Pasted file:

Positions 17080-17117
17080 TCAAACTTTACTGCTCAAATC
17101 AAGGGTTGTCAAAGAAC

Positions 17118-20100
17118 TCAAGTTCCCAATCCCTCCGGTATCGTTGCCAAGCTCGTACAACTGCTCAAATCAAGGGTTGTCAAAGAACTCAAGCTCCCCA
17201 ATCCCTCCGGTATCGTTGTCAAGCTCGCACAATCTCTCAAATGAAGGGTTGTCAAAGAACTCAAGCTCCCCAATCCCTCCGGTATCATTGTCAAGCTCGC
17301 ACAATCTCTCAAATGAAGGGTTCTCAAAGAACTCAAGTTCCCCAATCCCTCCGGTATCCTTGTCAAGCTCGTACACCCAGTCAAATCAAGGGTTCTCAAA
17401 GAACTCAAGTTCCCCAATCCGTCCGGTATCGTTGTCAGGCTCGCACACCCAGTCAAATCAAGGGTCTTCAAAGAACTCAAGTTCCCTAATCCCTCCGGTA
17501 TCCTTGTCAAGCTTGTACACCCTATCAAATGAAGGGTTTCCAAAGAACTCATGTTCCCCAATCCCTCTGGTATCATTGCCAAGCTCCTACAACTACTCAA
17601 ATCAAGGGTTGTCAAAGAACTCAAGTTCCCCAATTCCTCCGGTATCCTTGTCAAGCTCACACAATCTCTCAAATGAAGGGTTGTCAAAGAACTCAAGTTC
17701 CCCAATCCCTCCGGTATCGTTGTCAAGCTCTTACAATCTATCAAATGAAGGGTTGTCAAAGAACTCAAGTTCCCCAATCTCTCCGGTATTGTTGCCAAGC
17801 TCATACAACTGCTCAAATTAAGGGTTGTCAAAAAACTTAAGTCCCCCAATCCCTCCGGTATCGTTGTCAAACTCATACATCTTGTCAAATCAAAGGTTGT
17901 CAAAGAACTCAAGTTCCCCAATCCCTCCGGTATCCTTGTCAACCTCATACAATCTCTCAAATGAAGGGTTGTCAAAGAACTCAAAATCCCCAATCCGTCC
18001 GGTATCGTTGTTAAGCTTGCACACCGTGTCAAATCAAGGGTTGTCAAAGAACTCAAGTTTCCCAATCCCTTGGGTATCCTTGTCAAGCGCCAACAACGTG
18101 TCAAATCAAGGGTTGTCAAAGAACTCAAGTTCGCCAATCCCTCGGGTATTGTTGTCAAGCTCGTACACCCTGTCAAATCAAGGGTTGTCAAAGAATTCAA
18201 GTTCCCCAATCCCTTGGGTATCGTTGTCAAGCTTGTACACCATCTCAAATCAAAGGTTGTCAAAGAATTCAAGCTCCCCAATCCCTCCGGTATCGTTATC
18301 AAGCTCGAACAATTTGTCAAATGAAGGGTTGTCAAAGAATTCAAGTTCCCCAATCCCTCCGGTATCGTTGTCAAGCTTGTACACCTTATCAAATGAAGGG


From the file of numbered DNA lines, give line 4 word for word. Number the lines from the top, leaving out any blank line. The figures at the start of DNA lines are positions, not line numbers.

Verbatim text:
Positions 17118-20100